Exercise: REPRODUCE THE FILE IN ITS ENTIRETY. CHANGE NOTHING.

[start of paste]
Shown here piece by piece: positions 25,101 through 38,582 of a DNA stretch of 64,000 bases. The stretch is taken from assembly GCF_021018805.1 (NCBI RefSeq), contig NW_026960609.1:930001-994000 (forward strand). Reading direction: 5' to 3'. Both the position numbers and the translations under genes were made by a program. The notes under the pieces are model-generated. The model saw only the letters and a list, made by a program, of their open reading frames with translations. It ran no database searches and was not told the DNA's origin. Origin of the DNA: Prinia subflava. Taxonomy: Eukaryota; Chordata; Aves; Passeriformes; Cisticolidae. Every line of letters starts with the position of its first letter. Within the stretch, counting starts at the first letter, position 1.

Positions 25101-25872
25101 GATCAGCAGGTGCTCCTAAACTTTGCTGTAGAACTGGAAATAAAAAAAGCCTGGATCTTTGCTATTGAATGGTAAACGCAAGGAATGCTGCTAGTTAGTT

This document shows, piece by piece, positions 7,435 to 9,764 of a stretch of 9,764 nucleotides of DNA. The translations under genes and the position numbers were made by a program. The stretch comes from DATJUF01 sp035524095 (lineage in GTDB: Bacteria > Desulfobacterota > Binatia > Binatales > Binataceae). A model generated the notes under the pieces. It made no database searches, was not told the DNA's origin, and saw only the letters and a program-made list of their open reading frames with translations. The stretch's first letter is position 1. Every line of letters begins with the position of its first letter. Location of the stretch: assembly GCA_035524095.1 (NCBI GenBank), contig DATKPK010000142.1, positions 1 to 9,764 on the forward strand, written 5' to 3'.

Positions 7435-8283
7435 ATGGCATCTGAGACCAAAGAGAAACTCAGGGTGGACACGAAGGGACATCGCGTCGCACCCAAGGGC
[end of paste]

Shown here piece by piece: positions 25,101 through 38,582 of a DNA stretch of 64,000 bases. The stretch is taken from assembly GCF_021018805.1 (NCBI RefSeq), contig NW_026960609.1:930001-994000 (forward strand). Reading direction: 5' to 3'. Both the position numbers and the translations under genes were made by a program. The notes under the pieces are model-generated. The model saw only the letters and a list, made by a program, of their open reading frames with translations. It ran no database searches and was not told the DNA's origin. Origin of the DNA: Prinia subflava. Taxonomy: Eukaryota; Chordata; Aves; Passeriformes; Cisticolidae. Every line of letters starts with the position of its first letter. Within the stretch, counting starts at the first letter, position 1.

Positions 25101-25872
25101 GATCAGCAGGTGCTCCTAAACTTTGCTGTAGAACTGGAAATAAAAAAAGCCTGGATCTTTGCTATTGAATGGTAAACGCAAGGAATGCTGCTAGTTAGTT

This document shows, piece by piece, positions 7,435 to 9,764 of a stretch of 9,764 nucleotides of DNA. The translations under genes and the position numbers were made by a program. The stretch comes from DATJUF01 sp035524095 (lineage in GTDB: Bacteria > Desulfobacterota > Binatia > Binatales > Binataceae). A model generated the notes under the pieces. It made no database searches, was not told the DNA's origin, and saw only the letters and a program-made list of their open reading frames with translations. The stretch's first letter is position 1. Every line of letters begins with the position of its first letter. Location of the stretch: assembly GCA_035524095.1 (NCBI GenBank), contig DATKPK010000142.1, positions 1 to 9,764 on the forward strand, written 5' to 3'.

Positions 7435-8283
7435 ATGGCATCTGAGACCAAAGAGAAACTCAGGGTGGACACGAAGGGACATCGCGTCGCACCCAAGGGC